The Number 1 Guide To Be A Conscious Consumer

Let’s assume you need a new set of cookware, a new party dress, or simply a new tube of toothpaste or a bag of coffee beans. 

 How do you choose which brand to purchase?

 Advertising or a friend’s advice might sway your decision. Maybe you just purchase the same brand every time because your mother did or because it’s the only brand you’ve ever tried, and it’s the simplest option.

 However, an increasing number of us are deliberating before making a purchase. We’ve heard that out-of-control consumerism is wreaking havoc on the environment. We all know that product safety isn’t always well-regulated and that businesses aren’t always concerned about our health and safety.

We’re concerned about manufacturing and farming methods’ social and environmental consequences.

 We’d like to alter our purchasing patterns, but where do we begin?

 We might begin by just becoming more aware of our purchasing selections.


 The notion of conscious consumption is not new, and there are several distinct definitions available on the internet.

 This is how I see it: Before deciding what to buy, an aware consumer examines the health repercussions and the environmental and social impacts of a product.

 A thoughtful shopper considers their options before making a purchase. They’re involved in the buying process and will ask a few questions before making a purchase:

Is this something that my family and I can do safely?

 Is it causing any harm to the environment?

 What is the societal impact?

 Instead of buying goods, they don’t need, an aware consumer makes intentional, educated decisions.

 An aware customer expects companies to be transparent and real and avoid items that do not align with their beliefs.

 A wise shopper feels certain because they have done their homework and identified the greatest options for their family.

 A responsible shopper prefers to be a part of the solution rather than the issue.

 I’m guessing that most visitors to my blog are already mindful consumers in some form.

Perhaps you’ve replaced some harmful cleansers with better alternatives, or you’ve begun to use reusable containers instead of plastic wrap. Perhaps you’ve shifted to natural, non-toxic goods or invest in sustainable apparel instead of quick fashion.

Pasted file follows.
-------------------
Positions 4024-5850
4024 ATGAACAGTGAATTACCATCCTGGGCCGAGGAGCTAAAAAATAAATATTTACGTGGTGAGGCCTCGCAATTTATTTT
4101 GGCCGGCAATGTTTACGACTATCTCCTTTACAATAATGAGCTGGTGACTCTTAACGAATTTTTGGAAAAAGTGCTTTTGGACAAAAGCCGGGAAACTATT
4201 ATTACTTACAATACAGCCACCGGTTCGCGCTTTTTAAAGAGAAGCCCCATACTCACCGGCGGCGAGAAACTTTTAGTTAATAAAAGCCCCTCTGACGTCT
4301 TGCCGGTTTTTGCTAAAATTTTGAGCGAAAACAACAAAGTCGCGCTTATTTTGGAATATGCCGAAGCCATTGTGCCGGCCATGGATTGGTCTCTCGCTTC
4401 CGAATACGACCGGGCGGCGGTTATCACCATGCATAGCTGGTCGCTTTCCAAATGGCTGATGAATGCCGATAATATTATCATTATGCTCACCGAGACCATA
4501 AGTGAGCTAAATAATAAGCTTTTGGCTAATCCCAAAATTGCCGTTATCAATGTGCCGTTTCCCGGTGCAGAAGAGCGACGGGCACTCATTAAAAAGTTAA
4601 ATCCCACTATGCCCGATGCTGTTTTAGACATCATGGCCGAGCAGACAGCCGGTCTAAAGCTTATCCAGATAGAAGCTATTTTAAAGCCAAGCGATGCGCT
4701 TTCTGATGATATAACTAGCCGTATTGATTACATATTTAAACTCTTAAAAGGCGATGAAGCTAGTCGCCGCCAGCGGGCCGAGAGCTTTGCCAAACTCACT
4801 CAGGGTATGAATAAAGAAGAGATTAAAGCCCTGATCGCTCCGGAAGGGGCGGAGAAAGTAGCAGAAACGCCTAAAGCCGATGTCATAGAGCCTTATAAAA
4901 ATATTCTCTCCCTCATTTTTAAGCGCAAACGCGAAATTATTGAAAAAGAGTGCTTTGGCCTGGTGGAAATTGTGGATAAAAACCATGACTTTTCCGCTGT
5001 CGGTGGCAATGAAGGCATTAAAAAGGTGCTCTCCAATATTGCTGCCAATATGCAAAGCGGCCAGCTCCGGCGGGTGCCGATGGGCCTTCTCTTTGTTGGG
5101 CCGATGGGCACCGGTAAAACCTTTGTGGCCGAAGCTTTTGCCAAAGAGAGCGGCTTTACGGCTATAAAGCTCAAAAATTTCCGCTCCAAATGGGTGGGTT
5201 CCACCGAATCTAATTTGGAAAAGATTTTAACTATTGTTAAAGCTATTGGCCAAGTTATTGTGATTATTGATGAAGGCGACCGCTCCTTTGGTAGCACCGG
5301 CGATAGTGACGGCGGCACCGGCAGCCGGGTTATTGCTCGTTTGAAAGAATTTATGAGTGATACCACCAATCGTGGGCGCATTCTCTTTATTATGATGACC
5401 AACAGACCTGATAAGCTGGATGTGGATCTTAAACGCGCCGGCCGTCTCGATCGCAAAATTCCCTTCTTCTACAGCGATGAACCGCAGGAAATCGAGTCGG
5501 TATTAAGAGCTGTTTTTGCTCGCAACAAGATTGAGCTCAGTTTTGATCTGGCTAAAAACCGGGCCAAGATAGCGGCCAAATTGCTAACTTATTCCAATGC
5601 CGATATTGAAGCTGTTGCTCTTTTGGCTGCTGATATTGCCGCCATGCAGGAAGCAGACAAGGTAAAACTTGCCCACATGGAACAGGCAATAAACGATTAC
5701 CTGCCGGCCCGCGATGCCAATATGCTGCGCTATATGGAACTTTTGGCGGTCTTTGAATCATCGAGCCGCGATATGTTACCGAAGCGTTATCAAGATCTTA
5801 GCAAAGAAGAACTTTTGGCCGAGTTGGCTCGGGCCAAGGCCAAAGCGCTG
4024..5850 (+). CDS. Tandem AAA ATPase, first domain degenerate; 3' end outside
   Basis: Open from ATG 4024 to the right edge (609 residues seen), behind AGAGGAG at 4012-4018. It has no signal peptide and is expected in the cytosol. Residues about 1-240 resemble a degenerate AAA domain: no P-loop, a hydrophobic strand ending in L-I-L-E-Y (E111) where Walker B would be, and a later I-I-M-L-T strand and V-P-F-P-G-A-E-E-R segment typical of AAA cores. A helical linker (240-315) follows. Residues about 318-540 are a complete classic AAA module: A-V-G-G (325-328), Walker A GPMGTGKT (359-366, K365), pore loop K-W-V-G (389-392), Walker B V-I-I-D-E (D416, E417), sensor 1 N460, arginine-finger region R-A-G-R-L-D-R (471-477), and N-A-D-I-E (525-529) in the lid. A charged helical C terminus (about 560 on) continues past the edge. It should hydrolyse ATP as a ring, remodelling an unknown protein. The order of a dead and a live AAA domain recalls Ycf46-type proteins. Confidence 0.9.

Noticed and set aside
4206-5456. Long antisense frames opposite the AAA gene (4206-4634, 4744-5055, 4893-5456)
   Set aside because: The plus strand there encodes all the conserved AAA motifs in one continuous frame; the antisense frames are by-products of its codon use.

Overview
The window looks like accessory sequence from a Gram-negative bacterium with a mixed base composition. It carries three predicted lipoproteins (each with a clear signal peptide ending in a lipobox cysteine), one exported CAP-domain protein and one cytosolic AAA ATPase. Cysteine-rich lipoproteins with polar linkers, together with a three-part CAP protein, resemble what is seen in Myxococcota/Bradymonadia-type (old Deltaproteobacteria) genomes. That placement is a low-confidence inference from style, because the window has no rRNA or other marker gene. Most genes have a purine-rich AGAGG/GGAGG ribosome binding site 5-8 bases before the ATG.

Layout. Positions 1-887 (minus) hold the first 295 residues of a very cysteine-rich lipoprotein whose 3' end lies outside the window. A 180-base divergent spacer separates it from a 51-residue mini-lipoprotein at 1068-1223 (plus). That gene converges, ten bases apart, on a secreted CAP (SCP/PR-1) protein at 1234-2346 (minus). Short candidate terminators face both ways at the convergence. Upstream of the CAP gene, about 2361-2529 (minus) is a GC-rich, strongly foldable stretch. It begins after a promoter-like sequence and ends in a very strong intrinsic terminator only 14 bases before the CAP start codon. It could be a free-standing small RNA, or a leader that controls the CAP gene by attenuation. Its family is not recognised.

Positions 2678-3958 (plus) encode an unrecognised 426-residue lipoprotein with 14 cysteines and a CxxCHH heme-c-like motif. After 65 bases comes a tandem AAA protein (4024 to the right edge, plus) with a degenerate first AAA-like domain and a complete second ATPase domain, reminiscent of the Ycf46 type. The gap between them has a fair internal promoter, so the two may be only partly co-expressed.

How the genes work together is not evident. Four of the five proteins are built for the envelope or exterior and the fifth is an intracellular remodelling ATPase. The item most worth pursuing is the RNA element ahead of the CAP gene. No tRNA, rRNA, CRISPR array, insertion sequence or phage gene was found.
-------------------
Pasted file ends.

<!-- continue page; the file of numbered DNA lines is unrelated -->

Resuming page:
Let’s look at what more you may do to make yourself a more socially conscious shopper…


 First and foremost, being a conscientious consumer is not about being flawless. There is no requirement to pass an exam. There is no set route to follow.

Ultimately, being a conscientious consumer means concentrating on the most important values to you, informing yourself, and just doing your best within your time and financial limits.

 My objective is to assist you in being the best conscientious shopper you can be! Here are my top ten recommendations for becoming a socially conscious, long-term consumer:

 1.) Do Your Homework – Spend some time researching what you intend to purchase.

 To understand the health and environmental effects of goods, consult reputable sources such as the Environmental Working Group (EWG).

2.) Understand Substances – You don’t have to be a scientist to know which ingredients and materials have been demonstrated to be dangerous to humans and the environment. There is a lot to learn about this topic however the following are the most important ones:


 Hormone-disrupting chemicals such as phthalates, bisphenols, and flame retardants are found in many items, from personal care to plastics to home furnishings.


 Nonstick cookware and food packaging contain perfluorinated chemicals, which are possibly carcinogenic. Glyphosate and other pesticides have been linked to cancer. Heavy metals are neurotoxins that can hurt brain development.


 Yes, these hazardous compounds are permitted in goods by law. It’s the wild west out there, so being well-informed is essential.

3.) Read Labels – Start reading product labels and ingredient lists like a hawk. Many terms like “natural” and “safe” are unregulated and essentially mean nothing. Look for full ingredient lists on cleaning products (not required by law – but the more transparent a company is, the better.) Steer clear the worst chemicals in beauty products and the worst additives and preservatives in food.

There is a lot to talk about when it comes to conscious shopping. This is only the first part of this article. Let us know in the comment if you want to read part two…

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